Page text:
A LOCAL firefighter is looking forward to his next challenge after swapping farming for saving lives.

Alex Wainwright joined Clydebank Fire Station’s Blue Watch at the start of the month after undergoing a 12-week training programme where he learned life-saving skills in preparation for his new role.

Clydebank Post: Alex WainwrightAlex Wainwright (Image: Scottish Fire and Rescue Service)

It’s a big change for Alex, from the island of Coll, who previously worked alongside his dad Rob – a former Scottish Rugby captain - at the family’s farm.

The 24-year-old is following in his dad’s footsteps as Rob is an on-call firefighter on the island and Alex is now a full-time firefighter on the mainland.

Ahead of his first shift in the town, Alex returned home briefly to help his dad with lambing season.

Clydebank Post: Alex and his dad Rob at the family farm on the island of CollAlex and his dad Rob at the family farm on the island of Coll (Image: Scottish Fire and Rescue Service)

Alex said: “When I was away training for my new role, I think my dad was missing my help on the farm more than me!

“He was glad to have me back. Lambing season is always hard graft and you really need all hands on deck - but it’s also really rewarding.”

Looking after the local community is second nature to the Wainwrights.

Growing up Alex watched his dad be a volunteer firefighter for nearly 20 years helping the local coastguard and also organising his charity event Doddie Aid, all while running the farm.

Clydebank Post: Rob has been an on-call firefighter for nearly 20 yearsRob has been an on-call firefighter for nearly 20 years (Image: Scottish Fire and Rescue Service)

He joked that whilst on the island he checked his dad’s fire service kit to make sure it was up to scratch.

Clydebank Post: Alex and Rob joined an SFRS team this year and cycled over 500 miles from Cardiff to Edinburgh in support of Doddie AidAlex and Rob joined an SFRS team this year and cycled over 500 miles from Cardiff to Edinburgh in support of Doddie Aid (Image: Scottish Fire and Rescue Service)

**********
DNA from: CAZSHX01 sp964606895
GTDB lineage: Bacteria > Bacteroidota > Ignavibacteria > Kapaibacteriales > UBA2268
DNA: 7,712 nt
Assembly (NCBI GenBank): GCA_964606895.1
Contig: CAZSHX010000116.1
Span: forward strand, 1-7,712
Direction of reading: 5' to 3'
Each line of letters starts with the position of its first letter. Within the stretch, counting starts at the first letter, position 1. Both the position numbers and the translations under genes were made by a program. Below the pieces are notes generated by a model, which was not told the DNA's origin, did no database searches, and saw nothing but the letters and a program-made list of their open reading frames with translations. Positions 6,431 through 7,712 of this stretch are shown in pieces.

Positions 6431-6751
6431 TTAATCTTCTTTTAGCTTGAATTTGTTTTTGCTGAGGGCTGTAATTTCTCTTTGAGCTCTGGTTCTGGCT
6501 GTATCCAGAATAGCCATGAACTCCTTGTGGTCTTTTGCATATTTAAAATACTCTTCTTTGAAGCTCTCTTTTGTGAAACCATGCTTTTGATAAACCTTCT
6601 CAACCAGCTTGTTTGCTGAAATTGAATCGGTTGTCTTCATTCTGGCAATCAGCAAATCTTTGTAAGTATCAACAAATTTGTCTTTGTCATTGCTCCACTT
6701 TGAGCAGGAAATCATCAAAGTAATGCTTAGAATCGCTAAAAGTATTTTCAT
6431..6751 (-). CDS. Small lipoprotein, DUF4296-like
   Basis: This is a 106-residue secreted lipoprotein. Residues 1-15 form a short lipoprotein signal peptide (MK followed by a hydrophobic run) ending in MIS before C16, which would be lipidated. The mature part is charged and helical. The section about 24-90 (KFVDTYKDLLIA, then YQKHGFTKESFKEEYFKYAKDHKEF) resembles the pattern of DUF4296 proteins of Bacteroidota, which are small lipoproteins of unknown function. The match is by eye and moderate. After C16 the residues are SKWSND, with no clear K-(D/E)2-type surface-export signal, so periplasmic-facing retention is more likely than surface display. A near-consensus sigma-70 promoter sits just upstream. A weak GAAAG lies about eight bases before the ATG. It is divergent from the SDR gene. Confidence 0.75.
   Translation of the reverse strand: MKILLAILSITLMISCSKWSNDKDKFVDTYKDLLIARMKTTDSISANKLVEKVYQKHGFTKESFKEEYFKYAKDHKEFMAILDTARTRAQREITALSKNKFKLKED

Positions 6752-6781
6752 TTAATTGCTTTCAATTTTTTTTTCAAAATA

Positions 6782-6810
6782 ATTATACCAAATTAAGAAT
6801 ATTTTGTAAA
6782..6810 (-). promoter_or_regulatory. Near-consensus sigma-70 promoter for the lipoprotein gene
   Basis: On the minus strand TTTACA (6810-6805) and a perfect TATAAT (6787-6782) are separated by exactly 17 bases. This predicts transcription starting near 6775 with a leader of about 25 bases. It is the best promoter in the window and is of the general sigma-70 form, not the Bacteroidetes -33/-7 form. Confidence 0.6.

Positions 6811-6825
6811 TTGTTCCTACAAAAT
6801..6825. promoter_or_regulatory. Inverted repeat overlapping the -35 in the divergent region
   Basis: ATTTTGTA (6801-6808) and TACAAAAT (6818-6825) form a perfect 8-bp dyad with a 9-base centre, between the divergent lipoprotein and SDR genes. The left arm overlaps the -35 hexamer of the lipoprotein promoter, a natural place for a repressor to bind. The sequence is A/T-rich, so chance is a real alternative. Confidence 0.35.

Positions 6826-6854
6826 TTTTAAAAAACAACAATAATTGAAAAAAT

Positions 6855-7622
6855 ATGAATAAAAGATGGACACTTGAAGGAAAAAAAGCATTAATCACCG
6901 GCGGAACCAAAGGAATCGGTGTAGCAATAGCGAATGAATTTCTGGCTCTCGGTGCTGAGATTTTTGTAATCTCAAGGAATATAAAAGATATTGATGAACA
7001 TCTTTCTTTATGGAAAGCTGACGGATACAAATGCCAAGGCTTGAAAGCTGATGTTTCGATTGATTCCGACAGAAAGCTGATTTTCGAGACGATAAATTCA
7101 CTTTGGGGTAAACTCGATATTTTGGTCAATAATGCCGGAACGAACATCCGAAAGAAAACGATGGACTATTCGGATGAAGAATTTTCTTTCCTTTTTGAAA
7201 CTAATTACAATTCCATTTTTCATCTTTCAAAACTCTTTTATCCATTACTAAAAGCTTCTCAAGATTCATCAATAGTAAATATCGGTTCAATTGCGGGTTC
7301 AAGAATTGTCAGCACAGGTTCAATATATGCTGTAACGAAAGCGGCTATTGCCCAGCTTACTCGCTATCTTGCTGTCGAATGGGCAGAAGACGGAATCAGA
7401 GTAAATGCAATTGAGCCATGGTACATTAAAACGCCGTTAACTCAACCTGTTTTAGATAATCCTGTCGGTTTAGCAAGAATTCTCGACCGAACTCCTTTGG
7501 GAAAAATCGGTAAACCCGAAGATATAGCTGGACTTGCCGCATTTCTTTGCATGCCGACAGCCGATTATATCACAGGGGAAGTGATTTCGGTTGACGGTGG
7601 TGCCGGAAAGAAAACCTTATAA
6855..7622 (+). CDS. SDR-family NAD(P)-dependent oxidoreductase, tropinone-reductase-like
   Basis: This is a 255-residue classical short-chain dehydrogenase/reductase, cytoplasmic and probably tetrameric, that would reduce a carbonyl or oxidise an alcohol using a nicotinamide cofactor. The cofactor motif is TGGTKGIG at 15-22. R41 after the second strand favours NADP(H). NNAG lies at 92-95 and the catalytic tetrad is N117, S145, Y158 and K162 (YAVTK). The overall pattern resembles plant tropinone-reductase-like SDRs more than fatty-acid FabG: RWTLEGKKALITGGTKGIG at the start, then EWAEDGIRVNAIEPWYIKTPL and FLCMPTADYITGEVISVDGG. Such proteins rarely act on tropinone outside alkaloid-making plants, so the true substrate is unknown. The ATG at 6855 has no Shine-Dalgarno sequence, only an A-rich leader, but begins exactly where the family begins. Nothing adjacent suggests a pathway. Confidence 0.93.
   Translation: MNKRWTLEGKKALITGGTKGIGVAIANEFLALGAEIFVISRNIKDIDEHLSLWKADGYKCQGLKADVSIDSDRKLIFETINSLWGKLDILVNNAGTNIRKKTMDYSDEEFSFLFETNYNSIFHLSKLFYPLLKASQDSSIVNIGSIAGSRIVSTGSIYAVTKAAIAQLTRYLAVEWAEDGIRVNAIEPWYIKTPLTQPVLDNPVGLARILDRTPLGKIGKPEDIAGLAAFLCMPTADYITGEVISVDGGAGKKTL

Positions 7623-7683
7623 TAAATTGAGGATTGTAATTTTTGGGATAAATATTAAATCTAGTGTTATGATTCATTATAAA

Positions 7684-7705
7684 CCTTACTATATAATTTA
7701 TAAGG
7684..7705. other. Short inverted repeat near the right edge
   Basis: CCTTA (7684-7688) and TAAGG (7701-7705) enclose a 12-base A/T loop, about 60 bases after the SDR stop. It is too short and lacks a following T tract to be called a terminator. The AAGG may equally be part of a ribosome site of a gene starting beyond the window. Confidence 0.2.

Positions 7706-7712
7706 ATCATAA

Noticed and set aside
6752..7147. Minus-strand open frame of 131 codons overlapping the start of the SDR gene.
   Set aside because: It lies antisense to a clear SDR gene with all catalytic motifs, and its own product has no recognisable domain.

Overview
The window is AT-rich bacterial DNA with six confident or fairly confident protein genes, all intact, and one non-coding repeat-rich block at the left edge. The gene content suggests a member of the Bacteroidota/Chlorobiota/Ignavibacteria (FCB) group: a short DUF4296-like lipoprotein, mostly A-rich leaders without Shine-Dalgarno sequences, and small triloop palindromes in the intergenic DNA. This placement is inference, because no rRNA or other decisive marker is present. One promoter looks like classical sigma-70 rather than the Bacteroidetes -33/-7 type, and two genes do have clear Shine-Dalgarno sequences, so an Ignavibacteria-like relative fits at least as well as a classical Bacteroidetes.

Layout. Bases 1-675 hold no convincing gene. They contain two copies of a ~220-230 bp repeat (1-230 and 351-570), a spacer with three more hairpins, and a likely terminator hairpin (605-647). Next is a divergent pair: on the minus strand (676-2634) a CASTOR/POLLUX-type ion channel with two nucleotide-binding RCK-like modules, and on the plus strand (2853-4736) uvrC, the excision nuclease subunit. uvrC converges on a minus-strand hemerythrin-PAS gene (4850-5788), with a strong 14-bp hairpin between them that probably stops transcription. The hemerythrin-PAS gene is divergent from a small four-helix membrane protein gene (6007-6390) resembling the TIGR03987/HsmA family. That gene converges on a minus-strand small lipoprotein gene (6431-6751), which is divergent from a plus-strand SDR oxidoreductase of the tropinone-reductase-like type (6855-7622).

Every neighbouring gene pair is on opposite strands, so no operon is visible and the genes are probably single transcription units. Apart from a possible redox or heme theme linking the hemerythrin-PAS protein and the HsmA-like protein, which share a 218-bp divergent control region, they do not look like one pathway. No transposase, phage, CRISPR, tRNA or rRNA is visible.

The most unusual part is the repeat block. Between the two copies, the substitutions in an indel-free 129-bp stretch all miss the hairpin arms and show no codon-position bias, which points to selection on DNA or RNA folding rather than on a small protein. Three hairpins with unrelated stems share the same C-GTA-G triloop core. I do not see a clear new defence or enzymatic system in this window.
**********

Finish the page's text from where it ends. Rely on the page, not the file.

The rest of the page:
Alex added: “The volunteer and on-call firefighters do a great job because they juggle so many different roles.

“I’ve seen this with my dad. He’s got a lot of training and this is great for the island.

“There are skills there to help people in emergencies - for example, if someone needs assistance while waiting for an Air Ambulance.

“It is good to help people. In a small community, you get stuck in. If someone’s car is in a ditch you go and pull them out and do what is needed.”

Rob explained that he was delighted to have Alex home for a couple of weeks.

The former British and Irish Lion added that he is “very proud” of his son’s achievements.

Rob said: “As well as lambing, I had drainage jobs for him. He’s also our digger driver.

"I’ve had to drive the digger and I’m an old dog learning new tricks. I am very proud of him and I’m looking forward to him bringing his newly learned skills and wisdom to the volunteers on the island and showing us how it’s done.

“He’s more qualified than I am now.”

Firefighters have a range of responsibilities including dealing with emergencies, delivering vital safety advice, undertaking preventative work, and engaging with local communities.

Alex is part of a cohort of 90 firefighters who have been welcomed into the Scottish Fire and Rescue Service (SFRS).

Recruits will be stationed across the country and Alex said he plans to stay in touch with the friends he made during his training.

He added: “There’s been a lot to learn, it’s been intense but we had a good squad and pulled together.

"We also managed to have a few good laughs. I enjoyed learning about safe working at height and how to deal with a road traffic collision.

“Although it’s easier and very different when you are working with dummies as opposed to real people.

“I have enjoyed working the machinery and learning how it works.”

Over the next three years, Alex will undergo continuous learning and development whilst stationed in Clydebank.

He explained he is looking forward to “getting out there” but admits he is slightly nervous.

Alex said: “I am looking forward to getting out there, continuing to keep training and learning.

“I’ll be nervous on my first shout, but our training prepares you and I’ll be ready.”

Area Commander Joe McKay added: “I would like to congratulate all our graduates and welcome them into the Scottish Fire and Rescue Service.

"It is a great achievement to reach this stage and there will be much more ahead of them as they start their careers.

"These new firefighters will help us to protect our communities across Scotland.

“I would also like to welcome Alex into my area where he will become an asset to the Blue Watch at Clydebank Fire Station and he will be fully supported in his new role.”